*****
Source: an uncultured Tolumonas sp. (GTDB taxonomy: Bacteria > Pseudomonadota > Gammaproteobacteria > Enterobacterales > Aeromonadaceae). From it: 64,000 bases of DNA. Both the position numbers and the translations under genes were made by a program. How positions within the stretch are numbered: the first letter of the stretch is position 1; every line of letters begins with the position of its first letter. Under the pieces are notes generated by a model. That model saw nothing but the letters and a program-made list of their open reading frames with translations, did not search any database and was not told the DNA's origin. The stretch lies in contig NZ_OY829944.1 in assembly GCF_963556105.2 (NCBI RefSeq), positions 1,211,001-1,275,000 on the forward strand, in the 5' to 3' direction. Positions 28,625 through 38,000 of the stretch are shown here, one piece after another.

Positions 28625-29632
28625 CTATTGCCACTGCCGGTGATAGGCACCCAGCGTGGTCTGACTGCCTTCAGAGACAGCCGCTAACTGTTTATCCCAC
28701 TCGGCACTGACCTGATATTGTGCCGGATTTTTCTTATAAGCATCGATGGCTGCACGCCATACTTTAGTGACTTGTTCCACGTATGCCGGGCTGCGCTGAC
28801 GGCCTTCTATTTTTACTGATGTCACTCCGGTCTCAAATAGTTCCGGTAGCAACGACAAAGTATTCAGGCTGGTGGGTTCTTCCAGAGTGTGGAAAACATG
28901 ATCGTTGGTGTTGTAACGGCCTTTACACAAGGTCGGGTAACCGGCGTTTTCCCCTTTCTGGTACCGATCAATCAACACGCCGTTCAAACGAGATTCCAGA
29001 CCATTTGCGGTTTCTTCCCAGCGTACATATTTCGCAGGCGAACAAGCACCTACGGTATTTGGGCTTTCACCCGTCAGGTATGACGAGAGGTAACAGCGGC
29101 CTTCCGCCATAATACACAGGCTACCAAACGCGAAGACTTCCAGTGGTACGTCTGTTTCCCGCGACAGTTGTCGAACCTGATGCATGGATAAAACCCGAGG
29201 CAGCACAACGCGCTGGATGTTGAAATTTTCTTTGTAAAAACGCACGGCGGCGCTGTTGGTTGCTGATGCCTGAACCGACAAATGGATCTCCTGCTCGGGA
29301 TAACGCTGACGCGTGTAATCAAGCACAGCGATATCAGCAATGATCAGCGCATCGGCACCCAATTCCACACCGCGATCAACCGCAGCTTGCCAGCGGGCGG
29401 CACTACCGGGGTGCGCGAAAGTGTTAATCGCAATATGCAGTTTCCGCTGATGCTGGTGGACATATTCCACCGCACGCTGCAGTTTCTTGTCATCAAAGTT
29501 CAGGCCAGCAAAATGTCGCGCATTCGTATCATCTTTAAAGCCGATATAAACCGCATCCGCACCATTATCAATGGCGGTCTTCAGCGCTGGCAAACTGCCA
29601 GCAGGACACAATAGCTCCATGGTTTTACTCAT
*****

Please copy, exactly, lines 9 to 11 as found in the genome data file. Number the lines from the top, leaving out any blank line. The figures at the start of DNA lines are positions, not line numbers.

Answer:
29201 CAGCACAACGCGCTGGATGTTGAAATTTTCTTTGTAAAAACGCACGGCGGCGCTGTTGGTTGCTGATGCCTGAACCGACAAATGGATCTCCTGCTCGGGA
29301 TAACGCTGACGCGTGTAATCAAGCACAGCGATATCAGCAATGATCAGCGCATCGGCACCCAATTCCACACCGCGATCAACCGCAGCTTGCCAGCGGGCGG
29401 CACTACCGGGGTGCGCGAAAGTGTTAATCGCAATATGCAGTTTCCGCTGATGCTGGTGGACATATTCCACCGCACGCTGCAGTTTCTTGTCATCAAAGTT